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After building up a sizable collection of digital photos that I'd taken since 1996, I decided that just dumping them into folders wasn't going to cut it anymore.Being a Mac user in (around) 2005 didn't give me a lot of options, so the decision was easy: i Photo.Apple’s latest app Photos is now available for free as part of OS X 10.10.3 for Mac.The new app is the future of photo management from Apple with support for i Cloud Photo Library, burst photos, slow-mo and time lapse videos, and more.After all, your image library probably represents years of accumulated pictures that would be difficult to replace if they ever became corrupt.Apple's Time Machine is a great choice for backups, but any of the leading backup applications will work equally well.To access the tool, do the following: Repair Permissions: Examines your library for permissions problems and repairs them. Repair Database: Checks for inconsistencies in your library and repairs them.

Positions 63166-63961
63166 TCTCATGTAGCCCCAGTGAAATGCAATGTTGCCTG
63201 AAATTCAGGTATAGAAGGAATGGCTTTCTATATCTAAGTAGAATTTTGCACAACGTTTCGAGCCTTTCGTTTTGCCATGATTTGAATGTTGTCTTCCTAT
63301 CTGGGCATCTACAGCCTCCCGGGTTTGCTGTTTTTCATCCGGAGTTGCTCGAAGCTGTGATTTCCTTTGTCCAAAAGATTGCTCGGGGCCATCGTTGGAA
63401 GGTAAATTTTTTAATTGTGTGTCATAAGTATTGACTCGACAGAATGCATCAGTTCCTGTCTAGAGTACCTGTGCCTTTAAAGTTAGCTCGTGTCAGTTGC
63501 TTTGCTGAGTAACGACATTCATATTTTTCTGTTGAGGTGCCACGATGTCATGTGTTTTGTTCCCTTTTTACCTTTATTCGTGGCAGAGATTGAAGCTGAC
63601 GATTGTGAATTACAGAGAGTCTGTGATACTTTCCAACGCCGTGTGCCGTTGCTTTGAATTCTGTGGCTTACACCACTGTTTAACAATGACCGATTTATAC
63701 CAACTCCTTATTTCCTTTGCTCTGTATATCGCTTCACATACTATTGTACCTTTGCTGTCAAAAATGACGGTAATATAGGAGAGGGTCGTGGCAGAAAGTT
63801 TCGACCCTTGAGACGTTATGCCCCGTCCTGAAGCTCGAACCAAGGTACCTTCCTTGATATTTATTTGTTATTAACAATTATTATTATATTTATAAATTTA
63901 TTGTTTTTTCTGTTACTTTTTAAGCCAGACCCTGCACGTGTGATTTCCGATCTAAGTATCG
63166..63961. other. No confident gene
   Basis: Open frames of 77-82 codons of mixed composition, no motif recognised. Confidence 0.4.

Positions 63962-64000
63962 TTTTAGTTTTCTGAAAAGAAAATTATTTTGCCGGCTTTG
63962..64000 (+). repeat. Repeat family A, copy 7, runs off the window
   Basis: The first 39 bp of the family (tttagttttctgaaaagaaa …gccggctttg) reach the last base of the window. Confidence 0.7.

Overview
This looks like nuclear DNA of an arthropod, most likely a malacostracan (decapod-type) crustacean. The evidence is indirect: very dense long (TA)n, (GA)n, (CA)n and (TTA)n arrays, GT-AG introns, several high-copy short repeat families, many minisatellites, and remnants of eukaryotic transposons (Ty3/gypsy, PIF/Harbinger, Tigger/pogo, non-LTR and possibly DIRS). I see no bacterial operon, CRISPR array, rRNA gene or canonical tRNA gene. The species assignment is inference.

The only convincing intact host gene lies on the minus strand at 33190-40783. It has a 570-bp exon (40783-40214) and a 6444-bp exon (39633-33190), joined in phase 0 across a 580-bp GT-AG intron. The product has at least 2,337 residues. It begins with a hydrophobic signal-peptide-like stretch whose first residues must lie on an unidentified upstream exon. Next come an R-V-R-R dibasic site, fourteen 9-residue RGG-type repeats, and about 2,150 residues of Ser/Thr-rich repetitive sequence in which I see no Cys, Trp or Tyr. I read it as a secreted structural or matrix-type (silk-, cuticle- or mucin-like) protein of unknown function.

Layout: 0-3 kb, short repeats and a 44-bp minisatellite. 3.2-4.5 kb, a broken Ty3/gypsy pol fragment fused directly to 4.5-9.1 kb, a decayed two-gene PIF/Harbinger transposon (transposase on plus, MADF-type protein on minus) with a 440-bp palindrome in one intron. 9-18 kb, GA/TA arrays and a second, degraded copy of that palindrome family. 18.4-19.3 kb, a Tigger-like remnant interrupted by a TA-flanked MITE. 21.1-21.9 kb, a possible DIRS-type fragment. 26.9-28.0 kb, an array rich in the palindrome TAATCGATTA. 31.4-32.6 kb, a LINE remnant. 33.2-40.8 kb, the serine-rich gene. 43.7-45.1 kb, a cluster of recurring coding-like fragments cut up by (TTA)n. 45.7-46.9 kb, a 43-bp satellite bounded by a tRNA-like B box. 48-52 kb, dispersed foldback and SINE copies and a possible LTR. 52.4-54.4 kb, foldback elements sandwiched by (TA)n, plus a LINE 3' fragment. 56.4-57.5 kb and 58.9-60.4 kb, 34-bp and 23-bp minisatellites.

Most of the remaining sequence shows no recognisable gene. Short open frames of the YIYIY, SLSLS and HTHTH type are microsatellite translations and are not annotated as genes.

It was fast, it had tons of great organizational features, and was highly adaptable.Your old photo libraries will still stay on your Mac if you decide you want to use i Photo or Aperture for doing something.One might still want to use Aperture because it is a lot more advanced with support for plug-ins and more for professional photographers, with powerful editing tools and built-in support to use external editors.If you were previously using i Photo or Aperture, after clicking Getting Started, it detects your i Photo and Aperture libraries. Once you select the library, it presents the option to set up i Cloud Photo Library, Apple’s i Cloud-based photo and video syncing and storage service.This will allow you to sync all the Photos from your Mac and i OS device to each of your other devices, keeping your edits and albums in sync.This option should be used only when repairs to the database or permissions do not address library problems.You should consider using both Repair Permissions and Repair Database whenever you need to run the Aperture Library First Aid utility.While not as robust as Lightroom, they did the job for me.On the right you'll see a photo of some people without a lot of common sense.Here’s how to migrate your photo library to the new Photos app from i Photo or Aperture, both of which will no longer receive support for software updates going forward: After pressing Get Started in the blue box as seen above, you have two different options.If you are brand new to photo organizing on a Mac and have never used i Photo or Aperture before, (or if you don’t want to migrate your i Photo or Aperture library to Photos), you have the option to import pictures from your digital camera or SD card, drag files directly into Photos, import pictures from the File menu or turn on i Cloud Photo Library under preferences.